Academy Trusts up and down the country are proving to be a formative part of the UK education sector’s response to climate change, says Let’s Go Zero, the nationwide school campaign which supports schools to be zero carbon by 2030.
Schools from 389 Multi-Academy Trusts are now signed up to Let’s Go Zero with the largest trust in England signing up nearly 100 schools in one go.
Let’s Go Zero are encouraging academies to join the campaign this academic year – following on from 95 that joined so far this year. More than 2,300 schools are signed up to the campaign in the UK.
Alex Green, Head of Let’s Go Zero, says academies have the opportunity to be highly impactful in terms of climate action – sharing learning between the trust schools quickly and efficiently, and trialling initiatives in one or two schools before rolling out to the rest of the Trust: “Multi-Academy Trusts can take advantage of the support of the resources and experience of each other very effectively and use that learning to replicate low carbon initiatives across all their schools.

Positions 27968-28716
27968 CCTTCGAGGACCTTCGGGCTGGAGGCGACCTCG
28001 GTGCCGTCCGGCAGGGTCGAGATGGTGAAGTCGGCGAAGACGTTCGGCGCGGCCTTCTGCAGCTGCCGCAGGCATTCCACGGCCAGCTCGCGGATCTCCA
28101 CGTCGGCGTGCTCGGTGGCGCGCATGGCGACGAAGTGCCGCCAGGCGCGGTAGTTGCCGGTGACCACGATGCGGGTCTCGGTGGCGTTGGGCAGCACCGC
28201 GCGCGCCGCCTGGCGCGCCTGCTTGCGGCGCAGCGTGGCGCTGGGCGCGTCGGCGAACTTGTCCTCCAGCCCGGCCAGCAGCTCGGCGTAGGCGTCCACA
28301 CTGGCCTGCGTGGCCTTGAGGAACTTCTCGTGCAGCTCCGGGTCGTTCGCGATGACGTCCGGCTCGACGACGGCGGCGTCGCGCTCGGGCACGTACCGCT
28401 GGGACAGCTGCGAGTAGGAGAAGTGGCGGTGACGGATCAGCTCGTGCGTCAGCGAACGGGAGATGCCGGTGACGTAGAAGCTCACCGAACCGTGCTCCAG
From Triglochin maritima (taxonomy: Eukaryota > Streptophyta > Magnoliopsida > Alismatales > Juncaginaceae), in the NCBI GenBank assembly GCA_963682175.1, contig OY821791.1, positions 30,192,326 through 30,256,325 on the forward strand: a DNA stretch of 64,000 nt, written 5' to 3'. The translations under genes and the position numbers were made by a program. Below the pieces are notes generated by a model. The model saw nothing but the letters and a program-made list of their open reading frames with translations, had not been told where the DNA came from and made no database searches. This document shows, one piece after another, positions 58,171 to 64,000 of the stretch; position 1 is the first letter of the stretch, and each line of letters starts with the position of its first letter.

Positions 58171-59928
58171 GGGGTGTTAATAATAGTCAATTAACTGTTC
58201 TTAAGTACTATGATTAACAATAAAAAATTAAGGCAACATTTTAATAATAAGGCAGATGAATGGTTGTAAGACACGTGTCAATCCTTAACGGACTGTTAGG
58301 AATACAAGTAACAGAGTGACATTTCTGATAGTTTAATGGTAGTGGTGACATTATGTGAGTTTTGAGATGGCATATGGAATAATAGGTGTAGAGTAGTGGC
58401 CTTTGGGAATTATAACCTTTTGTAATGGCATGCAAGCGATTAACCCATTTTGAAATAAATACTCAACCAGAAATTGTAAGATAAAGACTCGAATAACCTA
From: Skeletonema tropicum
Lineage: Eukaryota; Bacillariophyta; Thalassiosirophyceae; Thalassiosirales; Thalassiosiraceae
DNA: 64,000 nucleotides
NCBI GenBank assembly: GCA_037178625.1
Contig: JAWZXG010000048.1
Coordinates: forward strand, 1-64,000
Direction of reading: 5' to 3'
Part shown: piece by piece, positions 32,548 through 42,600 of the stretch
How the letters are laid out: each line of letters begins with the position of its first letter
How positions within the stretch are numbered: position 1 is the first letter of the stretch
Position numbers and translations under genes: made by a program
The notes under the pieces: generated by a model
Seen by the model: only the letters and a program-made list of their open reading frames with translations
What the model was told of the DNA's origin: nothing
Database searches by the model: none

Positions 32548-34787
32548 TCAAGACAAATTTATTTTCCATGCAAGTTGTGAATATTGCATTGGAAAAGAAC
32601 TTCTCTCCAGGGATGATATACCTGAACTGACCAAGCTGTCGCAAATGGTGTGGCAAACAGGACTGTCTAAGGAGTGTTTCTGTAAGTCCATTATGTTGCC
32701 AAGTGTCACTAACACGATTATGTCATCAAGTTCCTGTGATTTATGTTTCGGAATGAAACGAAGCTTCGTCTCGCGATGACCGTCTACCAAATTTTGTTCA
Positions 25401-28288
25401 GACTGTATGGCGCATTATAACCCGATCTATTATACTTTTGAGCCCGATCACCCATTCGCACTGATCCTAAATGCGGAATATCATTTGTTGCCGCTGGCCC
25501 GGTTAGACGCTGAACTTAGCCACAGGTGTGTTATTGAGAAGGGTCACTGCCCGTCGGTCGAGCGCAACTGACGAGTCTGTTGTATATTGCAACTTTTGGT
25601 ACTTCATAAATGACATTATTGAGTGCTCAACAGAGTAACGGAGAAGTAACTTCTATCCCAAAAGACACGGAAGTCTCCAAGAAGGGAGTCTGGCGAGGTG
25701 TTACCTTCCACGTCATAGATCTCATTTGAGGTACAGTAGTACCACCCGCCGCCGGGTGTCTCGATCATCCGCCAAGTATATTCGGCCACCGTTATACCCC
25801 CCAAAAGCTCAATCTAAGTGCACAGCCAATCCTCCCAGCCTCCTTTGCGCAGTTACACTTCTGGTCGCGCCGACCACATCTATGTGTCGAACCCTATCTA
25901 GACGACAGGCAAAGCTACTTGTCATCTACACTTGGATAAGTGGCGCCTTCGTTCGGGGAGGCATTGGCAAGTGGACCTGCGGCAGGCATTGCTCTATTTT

“They also have a huge demonstration effect – to students, teachers and the wider community – and can have a really positive impact on the local economy in terms of building contracts for installing renewable energy, retrofitting the schools to be more energy efficient, and sourcing as much of the schools’ equipment, food and resources locally as possible.”
Academies joining Let’s Go Zero range from as small as five schools in a trust, such as The Learning Life Partnership, to the largest trust in England- United Learning Trust – that currently encompasses 94 schools and includes schools across the country from Carlisle to the South Coast.
Leading the way in local climate response